Despite the losses of Riviera, Costello and Lowe, Stiff continued to do well under Robinson's leadership.  It enjoyed a minor success in the form of Rachel Sweet's 'B-A-B-Y' b/w 'Suspended Animation' (BUY-39; 11/78), tickled the Top 10 with 'What A Waste' b/w  'Wake Up!' by Ian Dury & The Blockheads (BUY-27; 4/78), and ended 1978 with a No.1 single by that band, 'Hit Me With Your Rhythm Stick' b/w 'There Ain't Half Been Some Clever Bastards' (BUY-38; 11/78).   That year also saw the introduction of what 'MW' of the 4th of February described as a 'new label to cater for a series of short-term signings', 'Stiff One-Off', which didn't last for long.  Back on the main label other hits followed, the biggest of 1979 being Lene Lovich's 'Lucky Number' b/w 'Home' (BUY-42; 1/79) and another one by Ian Dury & The Blockheads, 'Reasons To Be Cheerful, Part 3' b/w 'Common As Muck' (BUY-50), both of which reached the No.3 spot.  Arguably the most significant event of 1979 for Stiff, however, was the signing of Madness, who were to notch up twelve Top 10 singles, including a No.1, 'House Of Fun' (BUY-146) in the period 1979-82.  1980 saw other artists scoring, notably Jona Lewie who followed 'You'll Always Find Me In The Kitchen At Parties' b/w 'Bureaucrats' (BUY-73; 3/80) with a Top 3 Christmas hit, 'Stop The Cavalry' b/w 'Laughing Tonight' (BUY-104; 11/ 80).  Despite all this the label hit financial difficulties in the early '80s, and it was sold to Island in 1984.  It enjoyed another brief period of independence in 1986, again under Dave Robinson, but soon closed down.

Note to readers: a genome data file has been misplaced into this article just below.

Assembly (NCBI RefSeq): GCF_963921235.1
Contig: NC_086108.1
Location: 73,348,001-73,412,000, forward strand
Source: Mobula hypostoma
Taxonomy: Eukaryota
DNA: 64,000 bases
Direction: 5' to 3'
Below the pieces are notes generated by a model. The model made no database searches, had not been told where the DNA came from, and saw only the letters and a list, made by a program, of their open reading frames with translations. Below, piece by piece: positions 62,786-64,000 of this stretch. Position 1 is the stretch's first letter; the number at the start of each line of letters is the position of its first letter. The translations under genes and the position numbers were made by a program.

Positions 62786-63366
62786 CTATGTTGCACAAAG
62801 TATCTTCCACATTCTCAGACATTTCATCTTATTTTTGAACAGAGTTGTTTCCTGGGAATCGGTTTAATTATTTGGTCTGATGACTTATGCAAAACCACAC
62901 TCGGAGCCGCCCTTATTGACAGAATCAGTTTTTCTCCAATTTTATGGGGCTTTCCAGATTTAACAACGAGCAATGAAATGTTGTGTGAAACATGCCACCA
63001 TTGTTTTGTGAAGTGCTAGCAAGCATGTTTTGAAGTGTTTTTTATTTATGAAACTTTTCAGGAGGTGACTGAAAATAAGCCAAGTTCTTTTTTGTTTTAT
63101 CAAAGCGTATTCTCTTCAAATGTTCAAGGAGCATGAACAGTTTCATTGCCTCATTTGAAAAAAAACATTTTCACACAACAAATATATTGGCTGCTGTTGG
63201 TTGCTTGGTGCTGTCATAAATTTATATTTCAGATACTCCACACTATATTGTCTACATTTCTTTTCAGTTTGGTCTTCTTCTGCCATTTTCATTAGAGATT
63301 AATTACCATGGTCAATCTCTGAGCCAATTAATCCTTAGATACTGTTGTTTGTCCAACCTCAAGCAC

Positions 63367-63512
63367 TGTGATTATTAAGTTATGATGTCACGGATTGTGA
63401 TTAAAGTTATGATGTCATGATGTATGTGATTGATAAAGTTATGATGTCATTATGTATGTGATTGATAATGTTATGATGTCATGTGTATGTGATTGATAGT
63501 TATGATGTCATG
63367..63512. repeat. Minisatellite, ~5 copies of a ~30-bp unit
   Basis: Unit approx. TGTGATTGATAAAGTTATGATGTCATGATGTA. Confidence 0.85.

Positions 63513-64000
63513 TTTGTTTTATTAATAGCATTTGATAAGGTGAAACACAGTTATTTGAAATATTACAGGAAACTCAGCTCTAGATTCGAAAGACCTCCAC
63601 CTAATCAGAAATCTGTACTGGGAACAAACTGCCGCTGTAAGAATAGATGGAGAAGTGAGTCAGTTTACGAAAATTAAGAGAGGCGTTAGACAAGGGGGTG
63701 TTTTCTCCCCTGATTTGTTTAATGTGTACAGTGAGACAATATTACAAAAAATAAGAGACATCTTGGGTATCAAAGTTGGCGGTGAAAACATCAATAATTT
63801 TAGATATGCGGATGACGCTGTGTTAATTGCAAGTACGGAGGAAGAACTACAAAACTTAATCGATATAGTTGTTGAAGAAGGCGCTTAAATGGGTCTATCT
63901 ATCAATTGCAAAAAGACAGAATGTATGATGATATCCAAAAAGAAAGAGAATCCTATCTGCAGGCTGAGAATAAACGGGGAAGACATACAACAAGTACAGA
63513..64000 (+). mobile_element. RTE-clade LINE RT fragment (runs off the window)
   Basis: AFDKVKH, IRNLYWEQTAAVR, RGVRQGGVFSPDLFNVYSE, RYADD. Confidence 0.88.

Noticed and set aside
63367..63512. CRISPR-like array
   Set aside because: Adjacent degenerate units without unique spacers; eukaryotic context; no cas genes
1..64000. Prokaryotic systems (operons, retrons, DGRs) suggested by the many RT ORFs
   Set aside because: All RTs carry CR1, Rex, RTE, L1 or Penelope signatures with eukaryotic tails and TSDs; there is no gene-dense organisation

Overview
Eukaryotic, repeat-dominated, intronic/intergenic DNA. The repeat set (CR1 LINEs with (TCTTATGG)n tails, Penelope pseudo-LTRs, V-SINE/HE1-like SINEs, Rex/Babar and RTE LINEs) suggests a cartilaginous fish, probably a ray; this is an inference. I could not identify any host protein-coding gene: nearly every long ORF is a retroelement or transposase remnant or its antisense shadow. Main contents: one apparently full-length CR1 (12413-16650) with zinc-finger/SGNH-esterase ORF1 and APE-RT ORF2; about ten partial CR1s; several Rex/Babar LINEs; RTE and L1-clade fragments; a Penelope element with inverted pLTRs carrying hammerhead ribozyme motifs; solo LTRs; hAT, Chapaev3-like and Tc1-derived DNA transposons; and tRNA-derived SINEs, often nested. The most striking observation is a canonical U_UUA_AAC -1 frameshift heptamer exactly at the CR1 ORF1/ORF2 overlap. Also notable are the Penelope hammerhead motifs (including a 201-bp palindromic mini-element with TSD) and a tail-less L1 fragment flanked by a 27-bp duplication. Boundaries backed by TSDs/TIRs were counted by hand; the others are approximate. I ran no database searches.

To return to the more technical side of things, 'MW' of the 6th of October 1979 reported that Stiff had linked up with Virgin to form a joint sales force; Stiff records would continue to be distributed by Island / EMI but would no longer be 'sold in' by EMI.  Lene Lovich's 'Bird Song' (BUY-53; 9/79) and 'Fools Gold' by Rachel Sweet were to be the first singles affected by the deal.  [In the event the release of 'Fools Gold' didn't take place till February of the following year (as BUY-67), and a correction by the Virgin press and publicity office in 'MW' of the 10th of November started that the 'joint sales force' was actually the Virgin sales force, which had already been running for two years.]  A couple of weeks later 'MW' of the 20th of October said that Stiff had moved to CBS for both manufacture and distribution ('MW', 20th October); as Virgin were already with CBS the move must have made sense.  Madness's 'One Step Beyond' b/ w 'Mistakes' (BUY-53; 10/79) was the first single under the new deal.  A week later, 'MW' of the 27th of October added that 'Bird Song' by Lene Lovich had been switched from EMI to CBS.  The label design and catalogue numbers were unaffected by the move.